JournalProceedings of the National Academy of Sciences of the United States of America
PublisherNational Academy of Sciences
MetadataShow full item record
AbstractThe efficacy of influenza vaccines varies from one year to the next, with efficacy during the 2017–2018 season anticipated to be lower than usual. However, the impact of low-efficacy vaccines at the population level and their optimal age-specific distribution have yet to be ascertained. Applying an optimization algorithm to a mathematical model of influenza transmission and vaccination in the United States, we determined the optimal age-specific uptake of low-efficacy vaccine that would minimize incidence, hospitalization, mortality, and disability-adjusted life-years (DALYs), respectively. We found that even relatively low-efficacy influenza vaccines can be highly impactful, particularly when vaccine uptake is optimally distributed across age groups. As vaccine efficacy declines, the optimal distribution of vaccine uptake shifts toward the elderly to minimize mortality and DALYs. Health practitioner encouragement and concerted recruitment efforts are required to achieve optimal coverage among target age groups, thereby minimizing influenza morbidity and mortality for the population overall.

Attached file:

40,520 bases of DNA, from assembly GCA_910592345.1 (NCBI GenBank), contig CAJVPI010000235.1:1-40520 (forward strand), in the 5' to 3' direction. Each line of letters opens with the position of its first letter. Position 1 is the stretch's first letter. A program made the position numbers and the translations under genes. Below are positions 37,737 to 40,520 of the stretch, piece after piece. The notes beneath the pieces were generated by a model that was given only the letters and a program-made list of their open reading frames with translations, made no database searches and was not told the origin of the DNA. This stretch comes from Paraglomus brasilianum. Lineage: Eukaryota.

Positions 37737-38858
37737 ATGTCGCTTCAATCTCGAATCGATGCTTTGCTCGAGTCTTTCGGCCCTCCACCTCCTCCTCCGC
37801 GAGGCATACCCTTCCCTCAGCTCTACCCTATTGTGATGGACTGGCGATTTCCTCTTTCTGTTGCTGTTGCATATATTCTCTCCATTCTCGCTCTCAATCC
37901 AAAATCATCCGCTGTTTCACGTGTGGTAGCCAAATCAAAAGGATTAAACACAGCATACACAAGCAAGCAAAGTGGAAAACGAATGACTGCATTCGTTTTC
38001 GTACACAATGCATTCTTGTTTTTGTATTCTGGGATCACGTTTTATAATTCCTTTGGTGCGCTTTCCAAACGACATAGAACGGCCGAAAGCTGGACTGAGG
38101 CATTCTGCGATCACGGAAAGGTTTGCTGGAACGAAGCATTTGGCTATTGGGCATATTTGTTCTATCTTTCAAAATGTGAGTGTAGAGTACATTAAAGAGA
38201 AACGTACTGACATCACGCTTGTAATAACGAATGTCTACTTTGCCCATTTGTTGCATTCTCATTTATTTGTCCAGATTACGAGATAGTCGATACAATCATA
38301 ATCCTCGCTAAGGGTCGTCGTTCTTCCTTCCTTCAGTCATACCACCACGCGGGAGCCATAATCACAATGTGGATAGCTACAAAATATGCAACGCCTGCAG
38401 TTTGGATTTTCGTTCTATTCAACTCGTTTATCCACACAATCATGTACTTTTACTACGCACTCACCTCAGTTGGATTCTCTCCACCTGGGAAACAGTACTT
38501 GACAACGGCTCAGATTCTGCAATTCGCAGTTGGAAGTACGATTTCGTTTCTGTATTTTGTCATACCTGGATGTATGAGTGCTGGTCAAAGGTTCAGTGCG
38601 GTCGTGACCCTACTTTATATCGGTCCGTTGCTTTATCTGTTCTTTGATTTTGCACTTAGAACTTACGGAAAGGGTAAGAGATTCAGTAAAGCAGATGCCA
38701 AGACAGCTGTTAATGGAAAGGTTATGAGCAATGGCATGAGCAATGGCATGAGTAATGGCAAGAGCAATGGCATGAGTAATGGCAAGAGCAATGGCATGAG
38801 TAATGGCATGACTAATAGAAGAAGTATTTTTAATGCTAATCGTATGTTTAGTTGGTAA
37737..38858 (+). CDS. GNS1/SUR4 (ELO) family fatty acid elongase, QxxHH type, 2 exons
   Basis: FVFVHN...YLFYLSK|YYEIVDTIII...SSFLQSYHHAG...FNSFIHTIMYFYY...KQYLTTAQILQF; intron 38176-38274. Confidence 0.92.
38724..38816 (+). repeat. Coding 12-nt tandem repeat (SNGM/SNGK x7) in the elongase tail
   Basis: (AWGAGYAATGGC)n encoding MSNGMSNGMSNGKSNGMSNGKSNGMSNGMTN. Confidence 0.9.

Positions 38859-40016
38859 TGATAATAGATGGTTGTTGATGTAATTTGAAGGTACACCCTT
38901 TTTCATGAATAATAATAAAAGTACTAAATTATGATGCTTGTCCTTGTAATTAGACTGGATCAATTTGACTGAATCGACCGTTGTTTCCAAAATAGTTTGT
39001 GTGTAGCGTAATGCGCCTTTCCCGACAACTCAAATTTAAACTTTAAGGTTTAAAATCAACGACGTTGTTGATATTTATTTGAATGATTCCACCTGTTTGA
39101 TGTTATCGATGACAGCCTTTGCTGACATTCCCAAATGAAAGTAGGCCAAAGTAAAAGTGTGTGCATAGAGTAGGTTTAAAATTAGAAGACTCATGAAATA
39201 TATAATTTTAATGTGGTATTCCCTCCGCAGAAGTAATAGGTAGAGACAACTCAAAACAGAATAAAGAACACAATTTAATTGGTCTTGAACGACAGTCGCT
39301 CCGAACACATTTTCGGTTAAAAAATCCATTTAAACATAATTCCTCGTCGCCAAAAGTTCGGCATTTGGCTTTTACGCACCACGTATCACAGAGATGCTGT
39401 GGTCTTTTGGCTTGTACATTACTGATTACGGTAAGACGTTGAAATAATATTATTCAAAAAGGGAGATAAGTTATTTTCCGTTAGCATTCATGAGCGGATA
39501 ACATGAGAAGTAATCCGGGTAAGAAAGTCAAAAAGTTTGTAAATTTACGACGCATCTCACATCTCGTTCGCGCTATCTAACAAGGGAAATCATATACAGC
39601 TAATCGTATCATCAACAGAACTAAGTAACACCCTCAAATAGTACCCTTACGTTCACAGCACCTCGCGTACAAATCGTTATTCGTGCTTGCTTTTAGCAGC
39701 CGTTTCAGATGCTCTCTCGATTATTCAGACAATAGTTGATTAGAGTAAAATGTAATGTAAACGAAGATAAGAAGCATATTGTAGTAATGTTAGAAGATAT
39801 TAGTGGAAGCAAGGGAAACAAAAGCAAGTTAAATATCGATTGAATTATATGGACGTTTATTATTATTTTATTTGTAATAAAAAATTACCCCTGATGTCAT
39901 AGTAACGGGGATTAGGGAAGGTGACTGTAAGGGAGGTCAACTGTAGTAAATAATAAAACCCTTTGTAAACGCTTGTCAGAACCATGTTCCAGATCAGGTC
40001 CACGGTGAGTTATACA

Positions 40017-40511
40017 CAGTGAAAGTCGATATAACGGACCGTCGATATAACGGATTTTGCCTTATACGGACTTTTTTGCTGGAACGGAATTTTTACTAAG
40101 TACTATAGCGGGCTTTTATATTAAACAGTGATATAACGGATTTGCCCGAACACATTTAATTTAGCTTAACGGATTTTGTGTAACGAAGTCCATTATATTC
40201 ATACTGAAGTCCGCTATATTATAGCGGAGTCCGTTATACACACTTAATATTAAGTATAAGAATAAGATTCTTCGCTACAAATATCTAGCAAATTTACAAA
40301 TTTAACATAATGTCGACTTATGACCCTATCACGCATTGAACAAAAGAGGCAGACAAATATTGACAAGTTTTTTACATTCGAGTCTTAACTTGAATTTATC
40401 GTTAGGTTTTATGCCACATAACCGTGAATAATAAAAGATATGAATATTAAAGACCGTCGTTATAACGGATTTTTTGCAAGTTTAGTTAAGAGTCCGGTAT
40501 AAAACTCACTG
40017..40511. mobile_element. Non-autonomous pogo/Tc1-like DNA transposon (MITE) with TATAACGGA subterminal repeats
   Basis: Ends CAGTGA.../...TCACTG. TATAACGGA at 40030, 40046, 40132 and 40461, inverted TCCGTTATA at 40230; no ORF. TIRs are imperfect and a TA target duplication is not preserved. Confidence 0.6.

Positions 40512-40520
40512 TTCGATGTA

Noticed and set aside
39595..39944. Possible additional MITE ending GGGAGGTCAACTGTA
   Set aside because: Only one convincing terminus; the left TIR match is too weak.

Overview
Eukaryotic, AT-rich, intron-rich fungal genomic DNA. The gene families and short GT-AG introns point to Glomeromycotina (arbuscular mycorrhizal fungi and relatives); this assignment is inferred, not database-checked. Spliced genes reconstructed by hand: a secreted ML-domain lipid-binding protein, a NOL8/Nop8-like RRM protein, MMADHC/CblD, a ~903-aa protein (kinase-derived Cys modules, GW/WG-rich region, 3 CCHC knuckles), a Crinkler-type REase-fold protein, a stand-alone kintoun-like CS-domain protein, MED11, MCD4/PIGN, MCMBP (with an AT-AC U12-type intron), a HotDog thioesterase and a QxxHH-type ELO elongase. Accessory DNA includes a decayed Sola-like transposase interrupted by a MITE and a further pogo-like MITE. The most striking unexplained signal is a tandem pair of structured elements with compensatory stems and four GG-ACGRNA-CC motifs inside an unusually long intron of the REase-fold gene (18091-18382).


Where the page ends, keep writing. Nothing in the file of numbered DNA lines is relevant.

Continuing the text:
SponsorsSupported by National Institutes of Health Grants U01 GM105627 and U01 GM087719.
Identifier to cite or link to this itemhttp://hdl.handle.net/10713/9849
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